Dozens of Madison countians are calling for the resignation of a local constable over his Facebook page, which critics insist is filled with inflammatory posts.
But Steve Kelly, Madison County’s District 2 Constable, says the statewide media attention he's been getting, along with numerous complaints from local citizens, are casting him in an unfavorable light unfairly.
"I've been called a racist — I'm not a racist now nor have I ever been a racist," Kelly told The Register Friday evening. "In junior high, my foster family was black. I had black foster brothers and sisters — and most of my buddies were black.
"This was back in the '60s, when there was a lot of unrest," Kelly added. "But we didn't see color. We just saw human beings."
Madison County resident Charlsa Hensley said Kelly's posts display contempt toward those protesting racial injustice, people of color, members of the LGBT community and religious minorities.
“His shared posts condone violence towards all these people and an entire predominant political party,” Hensley said. “Constable Kelly has also dismissed public health guidelines geared toward preventing the spread of COVID-19 despite his very public position within our community during a nationwide pandemic.”
Kelly admitted he was not happy about Gov. Andy Beshear's closing of churches during the pandemic.
"There's nothing in the constitution about shutting down places of worship because of a virus," Kelly said. "People have a right to worship God in their church. If the COVID-19 comes to me through exposure at church, I'll just take my chances."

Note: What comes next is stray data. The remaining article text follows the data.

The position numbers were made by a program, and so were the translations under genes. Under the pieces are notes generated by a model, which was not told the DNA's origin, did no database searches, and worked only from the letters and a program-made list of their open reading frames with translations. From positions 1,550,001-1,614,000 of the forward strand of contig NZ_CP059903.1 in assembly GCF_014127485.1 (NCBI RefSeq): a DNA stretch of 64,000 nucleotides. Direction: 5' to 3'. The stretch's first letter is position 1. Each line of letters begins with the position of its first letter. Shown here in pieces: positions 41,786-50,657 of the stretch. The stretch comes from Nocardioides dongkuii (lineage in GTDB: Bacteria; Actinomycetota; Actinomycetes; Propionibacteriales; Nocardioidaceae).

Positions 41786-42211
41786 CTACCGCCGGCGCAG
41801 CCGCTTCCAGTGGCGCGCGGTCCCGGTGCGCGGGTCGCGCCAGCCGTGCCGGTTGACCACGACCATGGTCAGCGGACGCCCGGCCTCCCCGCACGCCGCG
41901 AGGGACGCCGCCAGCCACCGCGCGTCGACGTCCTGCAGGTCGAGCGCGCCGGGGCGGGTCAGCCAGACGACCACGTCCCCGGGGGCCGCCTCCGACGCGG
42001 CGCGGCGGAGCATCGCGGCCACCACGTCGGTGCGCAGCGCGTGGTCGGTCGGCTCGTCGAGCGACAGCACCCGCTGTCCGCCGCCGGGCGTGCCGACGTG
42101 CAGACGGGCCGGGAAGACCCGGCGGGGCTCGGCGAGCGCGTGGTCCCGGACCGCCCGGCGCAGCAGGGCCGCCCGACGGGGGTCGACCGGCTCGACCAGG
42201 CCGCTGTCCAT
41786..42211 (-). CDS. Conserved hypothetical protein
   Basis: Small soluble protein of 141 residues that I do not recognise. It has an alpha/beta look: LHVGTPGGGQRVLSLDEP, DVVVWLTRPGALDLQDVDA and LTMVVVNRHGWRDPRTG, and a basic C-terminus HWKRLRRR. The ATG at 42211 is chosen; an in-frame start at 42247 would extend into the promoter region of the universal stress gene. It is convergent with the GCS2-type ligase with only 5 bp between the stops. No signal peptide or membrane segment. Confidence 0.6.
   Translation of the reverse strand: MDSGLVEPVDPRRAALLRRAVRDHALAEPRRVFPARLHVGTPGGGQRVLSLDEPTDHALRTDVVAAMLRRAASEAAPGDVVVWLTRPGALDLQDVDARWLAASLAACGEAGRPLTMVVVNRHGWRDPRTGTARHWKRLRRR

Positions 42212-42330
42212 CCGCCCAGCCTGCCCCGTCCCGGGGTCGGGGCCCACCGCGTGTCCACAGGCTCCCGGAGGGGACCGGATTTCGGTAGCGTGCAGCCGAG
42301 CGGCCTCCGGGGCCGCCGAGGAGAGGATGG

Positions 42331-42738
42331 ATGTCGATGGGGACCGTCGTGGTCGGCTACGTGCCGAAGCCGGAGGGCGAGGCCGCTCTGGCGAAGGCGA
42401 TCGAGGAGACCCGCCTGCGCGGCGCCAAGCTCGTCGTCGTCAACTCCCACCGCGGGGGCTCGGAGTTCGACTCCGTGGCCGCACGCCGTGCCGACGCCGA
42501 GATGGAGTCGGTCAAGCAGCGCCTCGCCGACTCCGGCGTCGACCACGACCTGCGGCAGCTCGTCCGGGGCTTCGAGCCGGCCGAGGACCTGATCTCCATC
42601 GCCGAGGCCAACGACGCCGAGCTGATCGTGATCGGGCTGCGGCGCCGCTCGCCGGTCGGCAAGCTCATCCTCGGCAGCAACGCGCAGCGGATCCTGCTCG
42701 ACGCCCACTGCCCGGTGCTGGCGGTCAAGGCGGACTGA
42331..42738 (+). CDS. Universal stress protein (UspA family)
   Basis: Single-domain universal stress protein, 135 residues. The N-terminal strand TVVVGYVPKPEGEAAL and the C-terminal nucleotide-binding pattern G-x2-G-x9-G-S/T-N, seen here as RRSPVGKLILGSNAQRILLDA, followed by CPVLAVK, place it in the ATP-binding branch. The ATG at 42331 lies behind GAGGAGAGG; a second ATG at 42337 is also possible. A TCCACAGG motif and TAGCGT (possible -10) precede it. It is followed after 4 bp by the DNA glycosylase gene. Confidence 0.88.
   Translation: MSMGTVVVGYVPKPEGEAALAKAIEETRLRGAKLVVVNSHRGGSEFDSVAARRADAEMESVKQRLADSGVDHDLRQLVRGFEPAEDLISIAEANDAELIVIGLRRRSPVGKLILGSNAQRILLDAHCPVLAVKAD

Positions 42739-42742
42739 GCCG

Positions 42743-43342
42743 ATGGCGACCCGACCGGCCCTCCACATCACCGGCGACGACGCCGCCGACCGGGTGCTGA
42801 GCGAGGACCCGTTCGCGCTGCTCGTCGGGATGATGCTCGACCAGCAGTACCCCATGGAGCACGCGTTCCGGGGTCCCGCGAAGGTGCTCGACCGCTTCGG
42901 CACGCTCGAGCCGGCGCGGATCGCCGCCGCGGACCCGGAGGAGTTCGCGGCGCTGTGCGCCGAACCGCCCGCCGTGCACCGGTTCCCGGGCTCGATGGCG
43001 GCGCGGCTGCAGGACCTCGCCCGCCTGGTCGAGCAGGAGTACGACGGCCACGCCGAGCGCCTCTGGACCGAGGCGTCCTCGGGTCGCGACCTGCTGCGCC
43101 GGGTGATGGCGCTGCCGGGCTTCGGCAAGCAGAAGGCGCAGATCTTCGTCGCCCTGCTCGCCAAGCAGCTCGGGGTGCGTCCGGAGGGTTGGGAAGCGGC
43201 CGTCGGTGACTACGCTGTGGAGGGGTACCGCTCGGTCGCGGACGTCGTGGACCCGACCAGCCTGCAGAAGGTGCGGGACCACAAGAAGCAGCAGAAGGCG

Kelly says the Facebook page is his "personal page" and not any official page pertaining to his office as constable. But he also believes his elected office doesn't make him exempt from sharing his opinion — or off-color memes.
"Look, I'm not a politician — I'm a constable who hasn't made a dime and has spent around $20,000 of my own money," Kelly said. "Just because I've been elected to an office doesn't mean I can't be heard. The First Amendment protects freedom of speech for all.
"I truly think the people I'm offending are the radical left who use the term racism to make conservatives back down in fear," Kelly added. "I know I'm not racist. And I have no fear. I'm not going to back down."
That being said, Kelly said many of the memes he shares are "in good fun."
"If people laugh, maybe it brightens their day," Kelly said. "If my page isn't something you like, then go find your own thing. I won't interfere with you, so don't interfere with my life.
"I have many Muslim friends and I respect their right to worship the way they choose," Kelly continued. "Whatever God you worship — you're protected under the constitution."
While Hensley’s differing opinions do not bother her, she claims Kelly’s posts, which seem to reflect his biases, could impact his duties as a constable.
Kelly says that simply isn't true.
"I have won three elections because the people of my district know I'll be there for them," Kelly said. "If they call, I'm there. I just want to serve God and the people of my district who elected me. I will represent all of the people in my district."
A constable is an elected official in the state which has full police powers, but there is no requirement for them to be trained as police officers.
Kelly was elected as the constable of District 2 in 2010 and ran uncontested.
Madison County Judge/Executive Reagan Taylor said the posts do not reflect opinions of other local officials.